The Apple Fair in Vimoutiers, the Cider Festival in Beuvron-En-Auge, the Apple and Cider Festival in Caudebec-en-Caux, and the Apple Festival in Conches-en-Ouche are to name but a few of the unmissable harvest festivals.
See cider-making demonstrations in the town squares, taste your way through traditional fares from the region, and take part in a host of family-friendly activities hosted throughout the towns and villages.
Next, the Mediterranean enters the winter seasonal festival period. After spending a cold or even snowy Christmas elsewhere, you can always head to the Mediterranean for a colourful and vibrant festival to escape winter.
Fête du Citron, Menton
Just outside of Nice, in the colourful compound of Menton, the smell of citrus hangs thick in the air in February. Giant fruit creations and floats are paraded through the town during the Lemon Festival.
More than 200,000 people attend this seasonal festival, admiring, among others, the Exhibition of Citrus Patterns and the Illumination of the gardens of Biovès. There are also the spectacular displays of the Orchid Festival, nighttime parades, and Golden Fruit Parades.
This isn’t your typical winter festival but offers a fantastic break from dreary grey weather in the north of Europe as the French Riviera enjoys blue skies at the end of winter.
Venice Carnival in Venice
This is one of the most famous winter festivals in Europe and has been for close to 900 years. It runs for roughly 2 weeks and always ends on Shrove Tuesday ahead of Lent. Thousands of people dress in colourful costumes and line the streets of the iconic city.
The opening of the carnival is one of the major celebrations to attend as people don their most elegant costumes and masks. The Venice Carnival Dinner offers a mix of food, wine, food, and costumes while the best mask contest is held at St. Mark’s Square where the best Venetian Masks are on display.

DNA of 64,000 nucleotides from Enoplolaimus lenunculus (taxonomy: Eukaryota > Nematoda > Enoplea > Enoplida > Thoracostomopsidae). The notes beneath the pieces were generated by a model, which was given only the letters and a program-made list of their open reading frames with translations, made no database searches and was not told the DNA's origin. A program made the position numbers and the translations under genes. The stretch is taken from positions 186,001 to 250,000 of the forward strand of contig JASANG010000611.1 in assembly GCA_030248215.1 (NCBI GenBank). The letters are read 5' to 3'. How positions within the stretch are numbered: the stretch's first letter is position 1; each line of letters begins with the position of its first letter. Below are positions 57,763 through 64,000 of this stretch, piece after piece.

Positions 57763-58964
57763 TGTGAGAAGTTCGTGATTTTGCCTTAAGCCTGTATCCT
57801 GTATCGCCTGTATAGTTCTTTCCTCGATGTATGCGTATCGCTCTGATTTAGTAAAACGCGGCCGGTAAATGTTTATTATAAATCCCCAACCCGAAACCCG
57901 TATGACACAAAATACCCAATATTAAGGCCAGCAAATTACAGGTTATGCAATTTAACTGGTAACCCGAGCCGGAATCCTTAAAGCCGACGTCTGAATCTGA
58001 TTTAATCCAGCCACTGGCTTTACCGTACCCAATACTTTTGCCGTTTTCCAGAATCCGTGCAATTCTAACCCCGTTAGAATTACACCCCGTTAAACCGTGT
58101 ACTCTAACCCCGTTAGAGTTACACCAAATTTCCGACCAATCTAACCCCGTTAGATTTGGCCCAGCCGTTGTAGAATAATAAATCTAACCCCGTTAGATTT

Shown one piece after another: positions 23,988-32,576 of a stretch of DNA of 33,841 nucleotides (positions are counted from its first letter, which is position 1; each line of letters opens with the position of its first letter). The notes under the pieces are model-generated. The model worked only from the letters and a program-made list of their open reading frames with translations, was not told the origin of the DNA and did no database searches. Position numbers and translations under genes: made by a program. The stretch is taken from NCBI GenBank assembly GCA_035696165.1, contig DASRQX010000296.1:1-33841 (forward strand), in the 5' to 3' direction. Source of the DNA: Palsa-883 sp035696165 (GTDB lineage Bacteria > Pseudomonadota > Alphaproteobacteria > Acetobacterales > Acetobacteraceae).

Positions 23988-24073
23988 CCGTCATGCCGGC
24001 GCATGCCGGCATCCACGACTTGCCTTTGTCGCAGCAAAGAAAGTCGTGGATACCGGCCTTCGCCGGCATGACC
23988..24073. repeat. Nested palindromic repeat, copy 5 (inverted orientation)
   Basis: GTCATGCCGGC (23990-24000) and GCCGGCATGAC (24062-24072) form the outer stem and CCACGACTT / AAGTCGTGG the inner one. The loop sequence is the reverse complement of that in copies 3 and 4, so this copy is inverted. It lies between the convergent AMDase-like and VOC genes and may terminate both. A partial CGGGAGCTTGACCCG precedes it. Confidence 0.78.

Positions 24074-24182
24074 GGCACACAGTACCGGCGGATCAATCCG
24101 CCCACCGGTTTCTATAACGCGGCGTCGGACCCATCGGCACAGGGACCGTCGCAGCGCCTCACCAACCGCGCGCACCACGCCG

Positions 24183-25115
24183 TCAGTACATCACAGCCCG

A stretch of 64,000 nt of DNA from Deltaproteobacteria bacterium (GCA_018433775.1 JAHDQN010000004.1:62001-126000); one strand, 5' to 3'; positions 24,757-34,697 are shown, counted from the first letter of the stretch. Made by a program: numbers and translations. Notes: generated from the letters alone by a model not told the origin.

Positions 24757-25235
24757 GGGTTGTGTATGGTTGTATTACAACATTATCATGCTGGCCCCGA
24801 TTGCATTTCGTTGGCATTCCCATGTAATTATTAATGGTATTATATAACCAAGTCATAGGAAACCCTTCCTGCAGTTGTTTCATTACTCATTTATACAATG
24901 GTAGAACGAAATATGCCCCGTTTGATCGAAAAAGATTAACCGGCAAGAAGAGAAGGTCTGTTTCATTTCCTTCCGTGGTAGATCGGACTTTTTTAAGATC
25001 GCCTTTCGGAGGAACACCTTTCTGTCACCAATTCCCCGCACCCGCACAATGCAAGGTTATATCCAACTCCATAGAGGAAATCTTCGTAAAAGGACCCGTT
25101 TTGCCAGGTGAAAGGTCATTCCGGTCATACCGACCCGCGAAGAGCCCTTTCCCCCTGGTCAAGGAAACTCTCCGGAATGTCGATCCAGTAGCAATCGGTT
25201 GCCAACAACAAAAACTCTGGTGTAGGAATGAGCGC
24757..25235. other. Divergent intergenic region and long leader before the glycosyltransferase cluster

All of Venice is transformed during this period, with multiple other celebrations happening over the two weeks. Music, food, performances, and costumes are everywhere, making this one of the most colourful seasonal festivals in the region.
Spring is in the air and all of the Mediterranean feels the sense of renewal that is in the air. Fresh food, flowers, and frivolities are on the cards during these spring festivals.
Istanbul Tulip Festival
Although the Netherlands is more famous for its tulips, Istanbul also offers a spectacular display of this temperamental flower during April. Parks and public spaces are filled with millions of tulips in colourful displays that only last a couple of weeks.
Emirgan Park alone has more than 3.5 million bulbs of 120 different kinds of tulips. There are also pop-up stages around the park with music and performances to accompany your colourful experience. Gulhane Park and Camlica Hill are two more public spaces where you can wander for hours through the rows of vibrant flora.
Infiorata di Noto in Noto
Noto is the Baroque capital of the world and for one weekend in May, the city dedicates its streets to the celebration of Spring. The Noto Flower Festival has brought a sumptuous perfume to the picture-perfect city for more than 40 years.
Florists use the 120m long Via Corrado Nicolaci as a blank canvas on which they can create their wonderful petal artworks. View the artworks by walking up or booking a stay in a hotel like Q92 with a balcony view of the creations below.
There are also concerts happening over the weekend along with a Baroque procession and craft exhibitions celebrating the elegant Baroque history of Noto.